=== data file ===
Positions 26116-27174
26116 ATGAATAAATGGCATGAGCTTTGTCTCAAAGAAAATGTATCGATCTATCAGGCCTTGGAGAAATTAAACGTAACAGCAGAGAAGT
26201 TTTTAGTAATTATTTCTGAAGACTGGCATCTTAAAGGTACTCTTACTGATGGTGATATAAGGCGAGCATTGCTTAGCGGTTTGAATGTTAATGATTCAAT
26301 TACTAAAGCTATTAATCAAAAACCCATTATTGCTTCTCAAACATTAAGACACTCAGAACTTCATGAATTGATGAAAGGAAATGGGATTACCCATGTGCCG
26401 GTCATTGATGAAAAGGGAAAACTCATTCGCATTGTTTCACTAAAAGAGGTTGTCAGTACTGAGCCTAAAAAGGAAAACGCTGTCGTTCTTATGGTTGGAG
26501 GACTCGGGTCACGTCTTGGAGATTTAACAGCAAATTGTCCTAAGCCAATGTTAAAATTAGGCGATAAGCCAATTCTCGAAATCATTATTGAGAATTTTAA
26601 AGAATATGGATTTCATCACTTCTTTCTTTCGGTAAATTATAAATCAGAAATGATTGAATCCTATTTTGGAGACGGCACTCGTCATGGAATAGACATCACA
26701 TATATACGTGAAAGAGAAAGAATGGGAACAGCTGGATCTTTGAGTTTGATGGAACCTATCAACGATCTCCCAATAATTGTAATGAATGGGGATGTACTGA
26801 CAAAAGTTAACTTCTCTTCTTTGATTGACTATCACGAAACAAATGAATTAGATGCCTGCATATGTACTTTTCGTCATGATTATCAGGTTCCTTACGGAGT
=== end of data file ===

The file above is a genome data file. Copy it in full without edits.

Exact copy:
Positions 26116-27174
26116 ATGAATAAATGGCATGAGCTTTGTCTCAAAGAAAATGTATCGATCTATCAGGCCTTGGAGAAATTAAACGTAACAGCAGAGAAGT
26201 TTTTAGTAATTATTTCTGAAGACTGGCATCTTAAAGGTACTCTTACTGATGGTGATATAAGGCGAGCATTGCTTAGCGGTTTGAATGTTAATGATTCAAT
26301 TACTAAAGCTATTAATCAAAAACCCATTATTGCTTCTCAAACATTAAGACACTCAGAACTTCATGAATTGATGAAAGGAAATGGGATTACCCATGTGCCG
26401 GTCATTGATGAAAAGGGAAAACTCATTCGCATTGTTTCACTAAAAGAGGTTGTCAGTACTGAGCCTAAAAAGGAAAACGCTGTCGTTCTTATGGTTGGAG
26501 GACTCGGGTCACGTCTTGGAGATTTAACAGCAAATTGTCCTAAGCCAATGTTAAAATTAGGCGATAAGCCAATTCTCGAAATCATTATTGAGAATTTTAA
26601 AGAATATGGATTTCATCACTTCTTTCTTTCGGTAAATTATAAATCAGAAATGATTGAATCCTATTTTGGAGACGGCACTCGTCATGGAATAGACATCACA
26701 TATATACGTGAAAGAGAAAGAATGGGAACAGCTGGATCTTTGAGTTTGATGGAACCTATCAACGATCTCCCAATAATTGTAATGAATGGGGATGTACTGA
26801 CAAAAGTTAACTTCTCTTCTTTGATTGACTATCACGAAACAAATGAATTAGATGCCTGCATATGTACTTTTCGTCATGATTATCAGGTTCCTTACGGAGT